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  • Ari
    January 1, 1970
    This talks about the mindset and philosophy of someone who feels more comfortable on the road than anywhere else. He has explored many places and many options and lists a good number of resources to use as you travel. It helped put me in the right mindset as I set off for my trip, but didn't teach me much I wasn't already aware of. He writes in a straightforward manner, much like you would see in any travel blog.I was most appreciative of his selective quotes. "Adventurous men enjoy shipwrecks, This talks about the mindset and philosophy of someone who feels more comfortable on the road than anywhere else. He has explored many places and many options and lists a good number of resources to use as you travel. It helped put me in the right mindset as I set off for my trip, but didn't teach me much I wasn't already aware of. He writes in a straightforward manner, much like you would see in any travel blog.I was most appreciative of his selective quotes. "Adventurous men enjoy shipwrecks, mutinies, earthquakes, conflagrations, and all kinds of unpleasant experiences," wrote Bertrand Russell. "They say to themselves, for example, 'So this is what an earthquake is like,' and it gives them pleasure to have their knowledge of the world increased by this new item."His advice on drugs is also sound. "The problem with marijuana, however, is that it's the travel equivalent of watching television: It replaces real sensations with artificially enhanced ones. Because it doesn't force you to work for a feeling, it creates passive experiences that are only vaguely connected to the rest of your life. 'The drug vision remains a sort of dream that cannot be brought over into daily life,' wrote Peter Matthiessen in The Snow Leopard. 'Old mists may be banished, that is true, but the alien chemical agent forms another mist, maintaining the separation of the 'I' from the true experience of the 'One.''"At the end of each chapter is a tip sheet and resources guide, which are useful but due to their scattered organization, I'm unlikely to use. Still, it's a starting place.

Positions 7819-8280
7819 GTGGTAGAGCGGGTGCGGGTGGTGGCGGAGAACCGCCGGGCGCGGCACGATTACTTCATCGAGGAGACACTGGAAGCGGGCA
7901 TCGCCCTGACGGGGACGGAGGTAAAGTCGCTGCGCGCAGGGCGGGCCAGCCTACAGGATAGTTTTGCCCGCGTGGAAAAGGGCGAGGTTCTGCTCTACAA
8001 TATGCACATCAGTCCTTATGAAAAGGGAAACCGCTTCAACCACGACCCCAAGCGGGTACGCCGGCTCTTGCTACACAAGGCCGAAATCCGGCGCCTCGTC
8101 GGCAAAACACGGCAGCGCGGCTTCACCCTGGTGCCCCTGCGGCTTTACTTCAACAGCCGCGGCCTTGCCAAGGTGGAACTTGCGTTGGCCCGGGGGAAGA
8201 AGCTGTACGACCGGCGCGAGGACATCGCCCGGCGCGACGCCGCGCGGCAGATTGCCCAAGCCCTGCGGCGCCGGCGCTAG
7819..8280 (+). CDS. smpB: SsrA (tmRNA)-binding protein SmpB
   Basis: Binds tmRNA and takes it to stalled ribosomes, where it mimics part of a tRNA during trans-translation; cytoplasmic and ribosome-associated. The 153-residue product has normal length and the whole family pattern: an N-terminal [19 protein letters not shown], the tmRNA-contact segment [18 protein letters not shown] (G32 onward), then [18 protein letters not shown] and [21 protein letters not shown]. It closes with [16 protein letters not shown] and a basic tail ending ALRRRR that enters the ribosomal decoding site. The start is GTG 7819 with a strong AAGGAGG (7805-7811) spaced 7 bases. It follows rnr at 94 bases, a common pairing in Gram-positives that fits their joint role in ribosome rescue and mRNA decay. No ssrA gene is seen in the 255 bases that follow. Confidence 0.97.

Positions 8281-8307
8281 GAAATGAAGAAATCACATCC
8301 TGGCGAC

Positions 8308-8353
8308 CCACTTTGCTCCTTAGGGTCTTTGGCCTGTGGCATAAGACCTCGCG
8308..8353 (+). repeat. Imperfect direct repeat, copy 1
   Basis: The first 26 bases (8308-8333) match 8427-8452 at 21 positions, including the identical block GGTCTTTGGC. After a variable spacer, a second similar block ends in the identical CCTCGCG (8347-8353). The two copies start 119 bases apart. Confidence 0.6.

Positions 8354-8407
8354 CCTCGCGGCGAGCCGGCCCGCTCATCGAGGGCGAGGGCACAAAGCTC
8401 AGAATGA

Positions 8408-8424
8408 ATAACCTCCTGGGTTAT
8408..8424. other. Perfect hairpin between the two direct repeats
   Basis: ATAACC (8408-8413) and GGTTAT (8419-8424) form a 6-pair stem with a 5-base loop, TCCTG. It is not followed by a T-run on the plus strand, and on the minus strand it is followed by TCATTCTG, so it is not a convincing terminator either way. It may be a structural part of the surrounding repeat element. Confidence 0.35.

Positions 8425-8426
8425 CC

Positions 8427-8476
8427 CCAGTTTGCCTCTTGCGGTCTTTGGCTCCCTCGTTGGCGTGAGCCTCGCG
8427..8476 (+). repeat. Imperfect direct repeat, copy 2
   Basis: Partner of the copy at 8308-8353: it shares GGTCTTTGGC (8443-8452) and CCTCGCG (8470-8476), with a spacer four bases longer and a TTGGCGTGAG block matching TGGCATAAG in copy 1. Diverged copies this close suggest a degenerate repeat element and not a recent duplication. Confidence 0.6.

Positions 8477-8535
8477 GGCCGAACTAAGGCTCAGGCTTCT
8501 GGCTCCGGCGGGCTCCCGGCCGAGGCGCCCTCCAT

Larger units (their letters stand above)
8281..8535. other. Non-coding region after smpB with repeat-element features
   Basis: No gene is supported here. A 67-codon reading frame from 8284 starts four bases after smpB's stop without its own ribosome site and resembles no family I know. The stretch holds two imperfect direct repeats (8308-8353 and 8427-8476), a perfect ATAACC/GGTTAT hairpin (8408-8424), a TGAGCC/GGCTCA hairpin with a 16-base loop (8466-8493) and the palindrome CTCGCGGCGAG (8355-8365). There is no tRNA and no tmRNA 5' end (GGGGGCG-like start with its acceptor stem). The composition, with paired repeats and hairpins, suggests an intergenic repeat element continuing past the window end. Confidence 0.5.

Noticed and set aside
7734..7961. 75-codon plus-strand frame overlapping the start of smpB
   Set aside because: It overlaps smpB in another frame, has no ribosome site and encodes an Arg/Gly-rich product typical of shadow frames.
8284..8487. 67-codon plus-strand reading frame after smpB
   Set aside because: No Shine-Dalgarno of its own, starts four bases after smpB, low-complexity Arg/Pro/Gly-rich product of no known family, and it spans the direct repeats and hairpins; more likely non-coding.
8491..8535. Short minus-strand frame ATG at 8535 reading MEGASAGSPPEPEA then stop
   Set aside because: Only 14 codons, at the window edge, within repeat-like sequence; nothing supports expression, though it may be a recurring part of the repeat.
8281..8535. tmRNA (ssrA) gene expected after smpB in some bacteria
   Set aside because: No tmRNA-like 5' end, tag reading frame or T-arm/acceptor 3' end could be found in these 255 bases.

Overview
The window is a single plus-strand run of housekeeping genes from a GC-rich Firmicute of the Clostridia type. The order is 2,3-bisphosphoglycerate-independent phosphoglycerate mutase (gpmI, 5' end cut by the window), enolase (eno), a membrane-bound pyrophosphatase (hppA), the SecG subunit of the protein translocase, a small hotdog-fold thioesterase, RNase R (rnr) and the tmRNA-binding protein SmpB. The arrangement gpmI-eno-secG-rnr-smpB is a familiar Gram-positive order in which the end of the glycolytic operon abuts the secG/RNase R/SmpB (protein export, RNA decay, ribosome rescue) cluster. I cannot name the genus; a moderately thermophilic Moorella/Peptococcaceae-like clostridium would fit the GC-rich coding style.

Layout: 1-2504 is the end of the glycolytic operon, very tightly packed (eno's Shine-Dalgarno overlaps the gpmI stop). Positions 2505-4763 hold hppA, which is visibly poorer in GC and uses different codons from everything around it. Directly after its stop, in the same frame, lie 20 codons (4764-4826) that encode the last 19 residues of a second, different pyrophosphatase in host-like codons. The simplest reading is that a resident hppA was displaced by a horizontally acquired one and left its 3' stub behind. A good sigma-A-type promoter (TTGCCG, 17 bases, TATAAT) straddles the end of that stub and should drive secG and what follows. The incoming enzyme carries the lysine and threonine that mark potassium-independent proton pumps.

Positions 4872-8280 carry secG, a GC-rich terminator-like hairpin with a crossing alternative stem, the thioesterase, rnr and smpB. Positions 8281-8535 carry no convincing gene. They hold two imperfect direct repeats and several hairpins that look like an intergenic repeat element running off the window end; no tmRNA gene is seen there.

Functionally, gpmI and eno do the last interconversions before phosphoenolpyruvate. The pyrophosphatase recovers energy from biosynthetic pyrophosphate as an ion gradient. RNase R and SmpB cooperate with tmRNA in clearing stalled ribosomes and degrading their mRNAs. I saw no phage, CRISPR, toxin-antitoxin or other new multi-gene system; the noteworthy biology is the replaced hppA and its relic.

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  • Dovofthegalilee
    January 1, 1970
    Even a bad book has something in it that we can learn from and this isn’t a bad book but it’s misguided. First off one third to half of it is internet sites that you could find yourself if you have a pulse and the other bit is constant quotes from other notable writers that I guess is supposed to set the mindset for the potential vagabond.I've done a bit of traveling myself, I left my native country for another completely different culture a dozen years ago and I’m a professional guide in Israel Even a bad book has something in it that we can learn from and this isn’t a bad book but it’s misguided. First off one third to half of it is internet sites that you could find yourself if you have a pulse and the other bit is constant quotes from other notable writers that I guess is supposed to set the mindset for the potential vagabond.I've done a bit of traveling myself, I left my native country for another completely different culture a dozen years ago and I’m a professional guide in Israel.I remember when a college student would be adventurous to backpack Europe for the summer and then came the “gap” year, it was so necessary, so liberating and then that wasn’t enough enter the’ Vagabum’ as I call them. The author I’m sure is a fine outstanding fellow but there is a whole slew of copy-cats out there who are nothing more than freeloaders and like parasites they feed off their hosts with nothing in return save for perhaps an illness to the host! The author writes about his time in Israel, little jobs he did to make money.’ Little’ or ‘big’ working in Israel as probably in most countries as a tourist is illegal. But what I’ve seen over a dozen years of these people coming and going is that the rules don’t apply to them, they are a band of brothers roaming the world to have real die hard travel experiences on nearly nothing a day. Now a days you get arrested and deported same goes for Israelis to work in malls in the USA, you get caught, processed and deported and that there is on record for life. Know the facts beyond the stories. Peace and happy trails.
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  • Arimo
    January 1, 1970